Divorced, Beheaded, Died…

Roderick Phillips considers if marriages were ever made in heaven.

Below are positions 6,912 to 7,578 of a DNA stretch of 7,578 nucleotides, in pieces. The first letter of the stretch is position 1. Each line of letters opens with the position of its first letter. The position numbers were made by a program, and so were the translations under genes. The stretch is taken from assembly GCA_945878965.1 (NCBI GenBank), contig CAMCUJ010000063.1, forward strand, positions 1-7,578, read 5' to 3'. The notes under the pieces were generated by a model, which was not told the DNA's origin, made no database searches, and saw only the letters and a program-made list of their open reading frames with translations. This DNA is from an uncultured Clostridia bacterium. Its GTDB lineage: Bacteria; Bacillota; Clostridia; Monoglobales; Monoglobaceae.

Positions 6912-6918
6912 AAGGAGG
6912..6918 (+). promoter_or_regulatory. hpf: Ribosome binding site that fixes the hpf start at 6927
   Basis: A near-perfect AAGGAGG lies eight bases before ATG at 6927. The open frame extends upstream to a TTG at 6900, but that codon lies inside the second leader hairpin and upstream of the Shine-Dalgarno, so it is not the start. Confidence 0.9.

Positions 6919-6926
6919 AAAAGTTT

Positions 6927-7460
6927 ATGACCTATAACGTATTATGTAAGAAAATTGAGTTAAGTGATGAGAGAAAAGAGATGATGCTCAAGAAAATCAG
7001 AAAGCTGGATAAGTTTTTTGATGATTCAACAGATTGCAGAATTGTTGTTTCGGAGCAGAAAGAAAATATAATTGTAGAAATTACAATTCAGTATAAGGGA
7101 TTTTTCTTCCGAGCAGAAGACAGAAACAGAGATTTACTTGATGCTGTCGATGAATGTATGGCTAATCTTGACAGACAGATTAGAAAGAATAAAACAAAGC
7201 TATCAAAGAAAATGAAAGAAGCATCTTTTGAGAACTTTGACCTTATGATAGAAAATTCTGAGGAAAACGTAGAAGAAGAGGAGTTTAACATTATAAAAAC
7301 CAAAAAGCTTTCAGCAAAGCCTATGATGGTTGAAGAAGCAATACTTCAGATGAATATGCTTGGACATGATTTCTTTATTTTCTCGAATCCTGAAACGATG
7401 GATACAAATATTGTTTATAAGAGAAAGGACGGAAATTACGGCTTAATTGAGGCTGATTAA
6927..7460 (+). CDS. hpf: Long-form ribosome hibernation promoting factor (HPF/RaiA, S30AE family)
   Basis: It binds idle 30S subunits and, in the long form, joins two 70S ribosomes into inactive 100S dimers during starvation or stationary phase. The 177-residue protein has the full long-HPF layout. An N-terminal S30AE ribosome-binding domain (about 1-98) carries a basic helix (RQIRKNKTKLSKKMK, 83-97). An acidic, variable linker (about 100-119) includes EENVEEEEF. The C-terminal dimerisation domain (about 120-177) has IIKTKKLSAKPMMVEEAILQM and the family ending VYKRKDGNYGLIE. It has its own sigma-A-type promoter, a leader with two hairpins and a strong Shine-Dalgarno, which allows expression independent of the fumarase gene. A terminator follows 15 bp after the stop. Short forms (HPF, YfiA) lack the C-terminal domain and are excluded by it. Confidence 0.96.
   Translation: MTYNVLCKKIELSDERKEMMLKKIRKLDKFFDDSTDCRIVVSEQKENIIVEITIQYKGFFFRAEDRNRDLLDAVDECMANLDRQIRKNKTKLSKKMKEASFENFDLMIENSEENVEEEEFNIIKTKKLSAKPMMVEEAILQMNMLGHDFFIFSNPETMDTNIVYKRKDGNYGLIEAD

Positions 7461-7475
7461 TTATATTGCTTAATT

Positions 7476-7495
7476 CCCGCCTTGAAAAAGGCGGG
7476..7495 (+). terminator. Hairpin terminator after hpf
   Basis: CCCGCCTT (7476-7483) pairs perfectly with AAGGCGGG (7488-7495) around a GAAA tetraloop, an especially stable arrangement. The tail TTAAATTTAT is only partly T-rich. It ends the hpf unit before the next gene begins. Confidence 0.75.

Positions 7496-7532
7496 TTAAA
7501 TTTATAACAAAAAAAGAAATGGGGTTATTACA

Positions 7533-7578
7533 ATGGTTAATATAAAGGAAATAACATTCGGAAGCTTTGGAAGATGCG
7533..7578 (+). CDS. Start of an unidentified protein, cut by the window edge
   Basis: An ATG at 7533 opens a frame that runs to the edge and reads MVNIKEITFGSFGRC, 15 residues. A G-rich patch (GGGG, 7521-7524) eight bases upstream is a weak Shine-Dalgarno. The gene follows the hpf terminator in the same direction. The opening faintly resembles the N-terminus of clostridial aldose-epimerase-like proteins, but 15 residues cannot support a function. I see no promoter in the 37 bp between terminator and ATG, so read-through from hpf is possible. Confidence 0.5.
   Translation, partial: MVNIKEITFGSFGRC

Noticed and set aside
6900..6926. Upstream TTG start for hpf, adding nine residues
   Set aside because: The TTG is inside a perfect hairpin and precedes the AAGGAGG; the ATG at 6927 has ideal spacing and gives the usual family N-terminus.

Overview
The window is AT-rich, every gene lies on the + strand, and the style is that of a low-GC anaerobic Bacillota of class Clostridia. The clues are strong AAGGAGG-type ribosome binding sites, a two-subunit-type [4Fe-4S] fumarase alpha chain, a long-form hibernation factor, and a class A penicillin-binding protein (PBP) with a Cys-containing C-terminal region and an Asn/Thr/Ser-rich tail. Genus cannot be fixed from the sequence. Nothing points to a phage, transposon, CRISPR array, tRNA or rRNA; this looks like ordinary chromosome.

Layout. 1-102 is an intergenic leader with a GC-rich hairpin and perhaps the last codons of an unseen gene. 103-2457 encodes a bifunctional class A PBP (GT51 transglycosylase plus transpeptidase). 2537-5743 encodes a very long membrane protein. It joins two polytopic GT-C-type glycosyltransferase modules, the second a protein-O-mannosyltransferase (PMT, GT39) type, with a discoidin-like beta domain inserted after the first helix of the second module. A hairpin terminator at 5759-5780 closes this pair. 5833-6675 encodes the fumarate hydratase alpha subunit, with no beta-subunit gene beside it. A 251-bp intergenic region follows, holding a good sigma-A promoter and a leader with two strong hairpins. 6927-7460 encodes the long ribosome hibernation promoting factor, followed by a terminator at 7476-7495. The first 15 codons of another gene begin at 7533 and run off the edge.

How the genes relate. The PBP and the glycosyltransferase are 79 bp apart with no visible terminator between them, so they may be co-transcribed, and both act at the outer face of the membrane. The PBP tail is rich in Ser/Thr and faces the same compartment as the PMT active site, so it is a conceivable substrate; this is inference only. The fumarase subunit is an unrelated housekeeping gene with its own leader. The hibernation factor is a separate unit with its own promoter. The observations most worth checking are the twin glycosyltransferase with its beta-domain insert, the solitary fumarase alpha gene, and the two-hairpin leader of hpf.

Recent concern about divorces in the royal family has been a salutary reminder that, as common as divorce is throughout the Western world, its acceptance is not unequivocal. It might be, of course, that royal divorces are utterly different from others, that men and women of that rank are still expected to behave according to rules that the masses can only aspire to. Almost sixty years ago, when Edward VIII's proposed marriage to the twice-divorced Mrs Simpson threatened to cause a constitutional crisis, one MP observed: 'A thousand years hence, perhaps, we shall be liberal enough to allow such a thing; but it is too early now'. The MP in question was in favour of liberalising English divorce law, but drew the line at the royal family.

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